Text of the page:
“Ev has a mysterious ability, one that she feels is more a curse than a gift. She can feel the emotions people leave behind on objects and believes that most of them need to be handled extremely carefully, and—if at all possible—destroyed. The harmless ones she sells at Vancouver’s Chinatown Night Market to scrape together a living, but even that fills her with trepidation. Meanwhile, in another part of town, Harriet hoards thousands of these treasures and is starting to make her neighbors sick as the overabundance of heightened emotions start seeping through her apartment walls.
When the two women meet, Harriet knows that Ev is the only person who can help her make something truly spectacular of her collection. A museum of memory that not only feels warm and inviting but can heal the emotional wounds many people unknowingly carry around. They only know of one other person like them, and they fear the dark effects these objects had on him. Together, they help each other to develop and control their gift, so that what happened to him never happens again. But unbeknownst to them, the same darkness is wrapping itself around another, dragging them down a path that already destroyed Ev’s family once, and threatens to annihilate what little she has left.
The Memory Collectors casts the everyday in a new light, speaking volumes to the hold that our past has over us—contained, at times, in seemingly innocuous objects—and uncovering a truth that both women have tried hard to bury with their pasts: not all magpies collect shiny things—sometimes they gather darkness.” – Amazon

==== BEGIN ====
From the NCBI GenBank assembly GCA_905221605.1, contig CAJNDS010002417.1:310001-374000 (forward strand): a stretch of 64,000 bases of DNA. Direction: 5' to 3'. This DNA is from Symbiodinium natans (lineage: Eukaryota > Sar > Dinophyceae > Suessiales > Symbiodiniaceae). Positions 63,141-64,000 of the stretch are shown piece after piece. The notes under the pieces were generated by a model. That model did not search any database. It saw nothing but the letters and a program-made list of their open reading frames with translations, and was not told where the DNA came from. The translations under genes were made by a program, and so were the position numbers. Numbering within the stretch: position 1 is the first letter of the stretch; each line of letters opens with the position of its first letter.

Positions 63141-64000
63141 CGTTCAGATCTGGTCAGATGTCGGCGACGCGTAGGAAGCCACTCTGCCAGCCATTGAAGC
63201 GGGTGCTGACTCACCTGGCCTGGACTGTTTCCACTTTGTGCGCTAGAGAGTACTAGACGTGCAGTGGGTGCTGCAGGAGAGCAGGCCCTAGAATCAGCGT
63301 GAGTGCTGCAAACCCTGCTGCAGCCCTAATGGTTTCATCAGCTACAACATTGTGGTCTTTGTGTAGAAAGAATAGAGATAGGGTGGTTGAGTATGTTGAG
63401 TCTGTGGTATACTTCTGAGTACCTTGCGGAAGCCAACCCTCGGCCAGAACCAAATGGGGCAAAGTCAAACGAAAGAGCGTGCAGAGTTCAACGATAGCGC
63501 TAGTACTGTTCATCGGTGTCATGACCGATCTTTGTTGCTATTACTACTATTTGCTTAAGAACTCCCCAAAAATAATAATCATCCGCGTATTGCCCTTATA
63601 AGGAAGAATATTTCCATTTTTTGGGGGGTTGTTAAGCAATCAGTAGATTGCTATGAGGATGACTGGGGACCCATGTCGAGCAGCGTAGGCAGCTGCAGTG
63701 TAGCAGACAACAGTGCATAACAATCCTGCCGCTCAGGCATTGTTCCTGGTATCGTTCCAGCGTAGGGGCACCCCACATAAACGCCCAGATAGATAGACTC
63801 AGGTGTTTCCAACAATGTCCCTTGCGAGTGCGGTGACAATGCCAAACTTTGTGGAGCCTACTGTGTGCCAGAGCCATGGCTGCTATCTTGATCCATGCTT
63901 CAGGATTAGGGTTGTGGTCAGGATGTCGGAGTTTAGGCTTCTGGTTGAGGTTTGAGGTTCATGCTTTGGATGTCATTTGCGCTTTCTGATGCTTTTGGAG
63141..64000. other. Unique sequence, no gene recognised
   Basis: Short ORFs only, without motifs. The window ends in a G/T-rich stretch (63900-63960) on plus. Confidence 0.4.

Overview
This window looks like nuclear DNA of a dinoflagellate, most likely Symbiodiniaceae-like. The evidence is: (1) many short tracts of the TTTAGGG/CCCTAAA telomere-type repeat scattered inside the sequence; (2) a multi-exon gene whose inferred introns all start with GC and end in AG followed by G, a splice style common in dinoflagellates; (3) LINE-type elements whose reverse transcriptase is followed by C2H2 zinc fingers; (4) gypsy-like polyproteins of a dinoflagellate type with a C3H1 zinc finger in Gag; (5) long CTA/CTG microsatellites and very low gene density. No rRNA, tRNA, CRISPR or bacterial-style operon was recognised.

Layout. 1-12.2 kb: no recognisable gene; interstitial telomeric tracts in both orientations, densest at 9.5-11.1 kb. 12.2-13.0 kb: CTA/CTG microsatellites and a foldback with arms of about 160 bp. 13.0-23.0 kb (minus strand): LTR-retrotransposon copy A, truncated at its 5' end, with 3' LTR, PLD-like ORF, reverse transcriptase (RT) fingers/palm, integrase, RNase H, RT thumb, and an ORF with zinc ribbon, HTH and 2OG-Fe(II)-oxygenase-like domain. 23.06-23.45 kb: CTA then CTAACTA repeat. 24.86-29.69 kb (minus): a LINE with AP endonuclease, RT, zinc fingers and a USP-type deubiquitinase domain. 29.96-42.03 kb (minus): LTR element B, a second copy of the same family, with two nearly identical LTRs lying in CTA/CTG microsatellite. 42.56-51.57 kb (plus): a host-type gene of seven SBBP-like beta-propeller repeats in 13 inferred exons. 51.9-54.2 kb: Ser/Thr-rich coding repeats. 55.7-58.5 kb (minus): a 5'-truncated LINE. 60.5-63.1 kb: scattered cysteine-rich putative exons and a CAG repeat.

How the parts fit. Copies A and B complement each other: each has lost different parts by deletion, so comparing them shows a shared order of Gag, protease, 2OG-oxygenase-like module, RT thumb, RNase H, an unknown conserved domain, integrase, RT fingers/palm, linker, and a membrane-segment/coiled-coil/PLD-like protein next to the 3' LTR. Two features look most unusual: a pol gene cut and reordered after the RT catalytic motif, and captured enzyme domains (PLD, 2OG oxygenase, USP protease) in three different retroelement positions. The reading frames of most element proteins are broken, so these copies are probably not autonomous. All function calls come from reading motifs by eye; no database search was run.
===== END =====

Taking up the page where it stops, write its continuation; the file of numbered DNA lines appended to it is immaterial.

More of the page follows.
There are so many layers to this book that deal with the evil within, depression, family bonds, how friendships can heal, letting go, and learning to trust yourself. There is also a mystery intertwined which adds another wonderful element to The Memory Collectors.
The first part of the book was a bit slow at times, but I still didn’t find myself skimming like I sometimes do with a slower paced book. I think this was because the details were so beautifully written, and Neville was able to capture human emotion so well. Neville writes relationships in vivid detail, whether it be between family, friends, or people just getting to know each other.
The middle started to pick up and give more foreshadowing, and then the end… wow! The culmination of all the story lines and everyone’s emotions was a whirlwind of intense reading.
I was hoping there would be more in regards to the museum and being able to see people’s reactions to the exhibits, but that just means there’s potential for another book! If you enjoy magical realism or a story with lots of emotional layers, I highly recommend The Memory Collectors.
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